Removed from Ngoye
In 1895 the curator of the Durban Botanic Gardens, John Medley Wood, was on a collecting trip in Zululand and found a solitary clump of cycads in the vicinity of Ngoye Forest which turned out to be unique – it was later named Encephalartos woodii in his honour. Over the years the entire clump was removed from Ngoye and it is now considered extinct in the wild.
The single specimen Wood identified was male and no female is known to exist.
Suckers from the original cycad continue to provide new plants and the species is represented in many of the major botanical institutions of the world – including Kew Gardens in London where it is labelled as ‘perhaps the rarest plant’ in the Kew collection.
WOOD’S CYCAD is a striking plant, tall with a shaggy green crown and bright orange cones. But despite its good looks, it will never find a mate. “The loneliest plant in the world, right here,” a guide tells a golf cart full of visitors touring the Durban Botanic Gardens. Found in a Zululand forest in 1895, it is the only cycad of its kind, and a male. Without a female it will never reproduce sexually, though offshoots have been used to make clones of it. The sense of its isolation is magnified by the security cameras trained on the plant to thwart thieves.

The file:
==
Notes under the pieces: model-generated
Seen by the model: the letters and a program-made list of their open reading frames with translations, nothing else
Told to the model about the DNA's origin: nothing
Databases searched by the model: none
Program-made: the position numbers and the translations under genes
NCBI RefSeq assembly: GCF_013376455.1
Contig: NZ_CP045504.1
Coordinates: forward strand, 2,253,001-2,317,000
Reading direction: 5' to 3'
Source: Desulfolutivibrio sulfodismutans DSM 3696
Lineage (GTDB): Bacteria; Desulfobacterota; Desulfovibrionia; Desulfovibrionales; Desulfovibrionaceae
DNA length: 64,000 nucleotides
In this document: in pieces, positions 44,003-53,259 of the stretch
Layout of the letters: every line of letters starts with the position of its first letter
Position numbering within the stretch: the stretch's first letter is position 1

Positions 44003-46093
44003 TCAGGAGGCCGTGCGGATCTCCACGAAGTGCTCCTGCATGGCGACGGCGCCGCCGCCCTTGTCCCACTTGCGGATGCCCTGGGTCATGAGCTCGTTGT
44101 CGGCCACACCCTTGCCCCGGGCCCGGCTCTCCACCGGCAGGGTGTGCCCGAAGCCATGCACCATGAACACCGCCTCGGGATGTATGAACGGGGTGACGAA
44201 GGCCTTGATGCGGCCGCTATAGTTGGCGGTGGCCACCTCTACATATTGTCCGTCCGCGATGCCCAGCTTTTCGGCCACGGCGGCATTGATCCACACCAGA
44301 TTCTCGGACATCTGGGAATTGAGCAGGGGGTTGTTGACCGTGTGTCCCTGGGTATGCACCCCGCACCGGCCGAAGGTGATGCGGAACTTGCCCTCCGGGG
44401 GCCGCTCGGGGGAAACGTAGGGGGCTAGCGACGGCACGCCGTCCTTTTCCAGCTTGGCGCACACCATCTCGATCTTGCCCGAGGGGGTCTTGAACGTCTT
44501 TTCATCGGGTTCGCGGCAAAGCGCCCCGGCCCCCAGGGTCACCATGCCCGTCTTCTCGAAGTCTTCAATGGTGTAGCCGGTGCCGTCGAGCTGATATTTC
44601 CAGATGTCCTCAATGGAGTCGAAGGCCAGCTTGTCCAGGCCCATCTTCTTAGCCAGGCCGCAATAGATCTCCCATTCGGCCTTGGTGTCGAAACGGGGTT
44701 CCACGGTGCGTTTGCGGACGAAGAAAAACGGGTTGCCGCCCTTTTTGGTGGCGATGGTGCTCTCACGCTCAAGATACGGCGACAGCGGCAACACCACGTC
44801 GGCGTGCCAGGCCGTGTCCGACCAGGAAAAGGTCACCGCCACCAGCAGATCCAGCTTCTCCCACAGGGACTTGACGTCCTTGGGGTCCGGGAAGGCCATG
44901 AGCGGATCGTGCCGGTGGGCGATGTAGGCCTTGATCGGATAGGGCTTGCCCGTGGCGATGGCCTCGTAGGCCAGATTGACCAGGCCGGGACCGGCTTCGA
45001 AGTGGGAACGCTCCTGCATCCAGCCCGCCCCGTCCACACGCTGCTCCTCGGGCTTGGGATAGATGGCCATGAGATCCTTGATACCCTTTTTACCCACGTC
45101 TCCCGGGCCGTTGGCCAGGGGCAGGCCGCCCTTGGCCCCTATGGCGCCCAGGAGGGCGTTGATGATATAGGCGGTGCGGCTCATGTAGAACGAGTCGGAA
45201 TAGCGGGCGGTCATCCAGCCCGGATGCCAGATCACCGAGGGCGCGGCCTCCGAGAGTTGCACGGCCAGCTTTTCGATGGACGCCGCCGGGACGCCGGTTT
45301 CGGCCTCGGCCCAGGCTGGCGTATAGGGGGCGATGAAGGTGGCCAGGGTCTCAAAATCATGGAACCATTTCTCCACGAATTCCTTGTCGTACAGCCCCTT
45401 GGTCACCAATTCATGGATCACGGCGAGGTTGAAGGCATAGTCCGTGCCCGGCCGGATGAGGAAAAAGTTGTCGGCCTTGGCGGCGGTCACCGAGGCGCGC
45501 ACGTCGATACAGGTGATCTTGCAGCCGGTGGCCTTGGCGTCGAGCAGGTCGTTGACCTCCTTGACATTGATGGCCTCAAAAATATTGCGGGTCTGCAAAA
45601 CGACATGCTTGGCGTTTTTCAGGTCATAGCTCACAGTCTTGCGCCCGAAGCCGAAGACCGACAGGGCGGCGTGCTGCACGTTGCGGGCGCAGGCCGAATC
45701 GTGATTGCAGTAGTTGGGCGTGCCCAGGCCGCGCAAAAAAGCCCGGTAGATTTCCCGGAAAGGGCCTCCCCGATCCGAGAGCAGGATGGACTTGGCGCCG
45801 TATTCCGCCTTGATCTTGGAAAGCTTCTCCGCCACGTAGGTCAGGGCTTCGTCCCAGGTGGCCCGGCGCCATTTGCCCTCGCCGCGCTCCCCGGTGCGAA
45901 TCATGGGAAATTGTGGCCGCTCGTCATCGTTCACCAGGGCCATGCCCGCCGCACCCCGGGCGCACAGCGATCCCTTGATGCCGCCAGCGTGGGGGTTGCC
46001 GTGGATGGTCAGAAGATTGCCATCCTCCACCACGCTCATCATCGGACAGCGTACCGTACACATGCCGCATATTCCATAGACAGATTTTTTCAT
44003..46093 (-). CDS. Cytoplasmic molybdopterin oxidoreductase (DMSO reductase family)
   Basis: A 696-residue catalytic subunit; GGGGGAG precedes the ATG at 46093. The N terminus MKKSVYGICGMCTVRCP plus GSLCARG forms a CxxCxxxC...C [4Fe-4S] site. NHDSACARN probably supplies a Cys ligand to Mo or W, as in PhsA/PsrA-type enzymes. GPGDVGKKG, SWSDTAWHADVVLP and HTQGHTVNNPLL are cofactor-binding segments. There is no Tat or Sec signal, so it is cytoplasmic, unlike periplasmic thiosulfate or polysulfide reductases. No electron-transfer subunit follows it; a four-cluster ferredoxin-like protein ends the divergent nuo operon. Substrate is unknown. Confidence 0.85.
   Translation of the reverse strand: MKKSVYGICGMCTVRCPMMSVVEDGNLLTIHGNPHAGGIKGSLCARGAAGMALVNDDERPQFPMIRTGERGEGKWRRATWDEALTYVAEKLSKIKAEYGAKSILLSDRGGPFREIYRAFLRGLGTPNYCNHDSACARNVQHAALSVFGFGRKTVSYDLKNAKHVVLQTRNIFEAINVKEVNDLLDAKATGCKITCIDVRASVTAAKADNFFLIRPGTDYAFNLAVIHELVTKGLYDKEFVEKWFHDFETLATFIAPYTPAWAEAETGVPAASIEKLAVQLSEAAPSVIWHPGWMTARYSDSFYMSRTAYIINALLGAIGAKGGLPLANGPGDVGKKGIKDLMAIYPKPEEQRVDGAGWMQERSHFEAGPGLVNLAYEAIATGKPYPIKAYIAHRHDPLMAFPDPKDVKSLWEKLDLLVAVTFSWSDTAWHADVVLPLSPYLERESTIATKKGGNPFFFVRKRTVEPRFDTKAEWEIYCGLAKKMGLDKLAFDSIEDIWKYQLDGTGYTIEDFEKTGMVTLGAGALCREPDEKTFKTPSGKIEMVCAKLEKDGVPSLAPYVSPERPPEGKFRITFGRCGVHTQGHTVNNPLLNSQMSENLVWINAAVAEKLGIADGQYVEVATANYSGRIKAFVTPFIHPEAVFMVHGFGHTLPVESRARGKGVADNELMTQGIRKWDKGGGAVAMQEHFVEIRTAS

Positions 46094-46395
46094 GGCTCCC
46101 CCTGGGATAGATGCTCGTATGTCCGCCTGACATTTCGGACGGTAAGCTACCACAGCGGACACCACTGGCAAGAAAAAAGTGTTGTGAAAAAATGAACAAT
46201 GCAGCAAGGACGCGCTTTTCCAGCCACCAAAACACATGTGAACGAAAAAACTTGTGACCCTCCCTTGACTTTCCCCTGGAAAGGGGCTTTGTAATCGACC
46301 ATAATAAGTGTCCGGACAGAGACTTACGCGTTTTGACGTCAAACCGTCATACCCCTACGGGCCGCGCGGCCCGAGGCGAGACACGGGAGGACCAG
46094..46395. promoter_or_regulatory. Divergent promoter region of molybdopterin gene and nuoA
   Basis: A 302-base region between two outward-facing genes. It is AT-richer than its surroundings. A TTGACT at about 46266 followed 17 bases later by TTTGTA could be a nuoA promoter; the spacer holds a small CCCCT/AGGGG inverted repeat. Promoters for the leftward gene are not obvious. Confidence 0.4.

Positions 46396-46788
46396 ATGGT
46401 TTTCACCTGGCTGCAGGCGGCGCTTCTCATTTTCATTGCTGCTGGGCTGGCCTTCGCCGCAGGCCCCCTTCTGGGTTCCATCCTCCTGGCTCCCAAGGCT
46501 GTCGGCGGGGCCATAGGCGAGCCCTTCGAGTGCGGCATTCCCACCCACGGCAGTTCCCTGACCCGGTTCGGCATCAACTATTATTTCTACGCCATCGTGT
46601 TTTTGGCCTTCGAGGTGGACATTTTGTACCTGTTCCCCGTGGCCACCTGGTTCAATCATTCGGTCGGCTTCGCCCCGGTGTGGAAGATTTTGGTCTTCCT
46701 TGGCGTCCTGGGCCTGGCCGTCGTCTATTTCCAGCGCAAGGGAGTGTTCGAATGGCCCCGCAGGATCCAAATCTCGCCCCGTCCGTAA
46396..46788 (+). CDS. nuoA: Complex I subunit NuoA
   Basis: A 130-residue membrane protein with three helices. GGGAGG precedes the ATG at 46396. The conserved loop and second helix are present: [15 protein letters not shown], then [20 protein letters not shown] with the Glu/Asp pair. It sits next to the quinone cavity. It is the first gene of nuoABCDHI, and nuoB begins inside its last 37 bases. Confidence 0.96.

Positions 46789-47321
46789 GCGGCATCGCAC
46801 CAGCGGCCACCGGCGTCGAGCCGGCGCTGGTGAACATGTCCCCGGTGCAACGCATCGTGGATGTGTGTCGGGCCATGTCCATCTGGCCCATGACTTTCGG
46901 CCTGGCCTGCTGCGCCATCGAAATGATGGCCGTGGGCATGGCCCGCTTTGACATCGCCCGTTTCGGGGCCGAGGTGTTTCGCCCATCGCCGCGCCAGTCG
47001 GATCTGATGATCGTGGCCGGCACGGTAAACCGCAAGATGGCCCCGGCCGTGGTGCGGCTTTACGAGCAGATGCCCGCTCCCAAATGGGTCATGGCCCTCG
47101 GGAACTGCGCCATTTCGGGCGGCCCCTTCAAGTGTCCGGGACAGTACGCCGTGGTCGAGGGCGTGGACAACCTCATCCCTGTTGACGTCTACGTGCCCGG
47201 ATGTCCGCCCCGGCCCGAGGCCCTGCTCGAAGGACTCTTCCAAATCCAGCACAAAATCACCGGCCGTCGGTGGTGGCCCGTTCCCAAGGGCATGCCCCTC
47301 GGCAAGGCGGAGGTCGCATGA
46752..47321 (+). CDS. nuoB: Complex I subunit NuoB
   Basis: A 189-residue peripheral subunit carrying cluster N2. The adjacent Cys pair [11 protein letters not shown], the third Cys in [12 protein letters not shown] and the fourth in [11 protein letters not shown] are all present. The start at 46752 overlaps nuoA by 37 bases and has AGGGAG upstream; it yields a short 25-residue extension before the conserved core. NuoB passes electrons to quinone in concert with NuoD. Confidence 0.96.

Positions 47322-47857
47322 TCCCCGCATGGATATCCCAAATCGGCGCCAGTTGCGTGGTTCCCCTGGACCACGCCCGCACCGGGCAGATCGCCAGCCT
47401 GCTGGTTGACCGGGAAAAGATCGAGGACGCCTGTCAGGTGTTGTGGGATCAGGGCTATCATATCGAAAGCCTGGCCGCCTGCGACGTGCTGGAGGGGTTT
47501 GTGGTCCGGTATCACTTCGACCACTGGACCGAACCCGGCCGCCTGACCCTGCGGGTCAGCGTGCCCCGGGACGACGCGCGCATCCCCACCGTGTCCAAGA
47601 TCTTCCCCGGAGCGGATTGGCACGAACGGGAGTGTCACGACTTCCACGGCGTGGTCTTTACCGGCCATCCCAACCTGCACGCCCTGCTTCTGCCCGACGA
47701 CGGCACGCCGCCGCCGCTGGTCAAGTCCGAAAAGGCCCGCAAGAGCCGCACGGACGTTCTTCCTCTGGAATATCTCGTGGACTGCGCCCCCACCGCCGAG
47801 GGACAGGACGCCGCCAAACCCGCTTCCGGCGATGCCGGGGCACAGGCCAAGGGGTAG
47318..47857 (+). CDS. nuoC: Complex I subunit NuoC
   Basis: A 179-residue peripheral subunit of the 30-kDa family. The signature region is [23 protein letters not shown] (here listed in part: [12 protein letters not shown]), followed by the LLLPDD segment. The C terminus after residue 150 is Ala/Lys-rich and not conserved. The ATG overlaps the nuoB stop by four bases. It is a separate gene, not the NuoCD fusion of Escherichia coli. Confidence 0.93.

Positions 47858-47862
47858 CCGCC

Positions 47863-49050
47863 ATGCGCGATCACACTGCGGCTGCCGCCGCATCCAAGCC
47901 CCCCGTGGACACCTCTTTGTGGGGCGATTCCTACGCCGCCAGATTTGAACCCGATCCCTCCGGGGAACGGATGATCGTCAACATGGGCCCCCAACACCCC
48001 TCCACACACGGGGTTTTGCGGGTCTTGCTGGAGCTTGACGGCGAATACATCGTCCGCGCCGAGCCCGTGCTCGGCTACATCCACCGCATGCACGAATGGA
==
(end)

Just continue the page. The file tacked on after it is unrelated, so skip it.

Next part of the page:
Cycads, which resemble spiky palm trees and bear pineapple-shaped seed cones, trace their lineage to the time of the dinosaurs. But some species might not be around much longer. They are the world’s most threatened plant group, according to the International Union for the Conservation of Nature.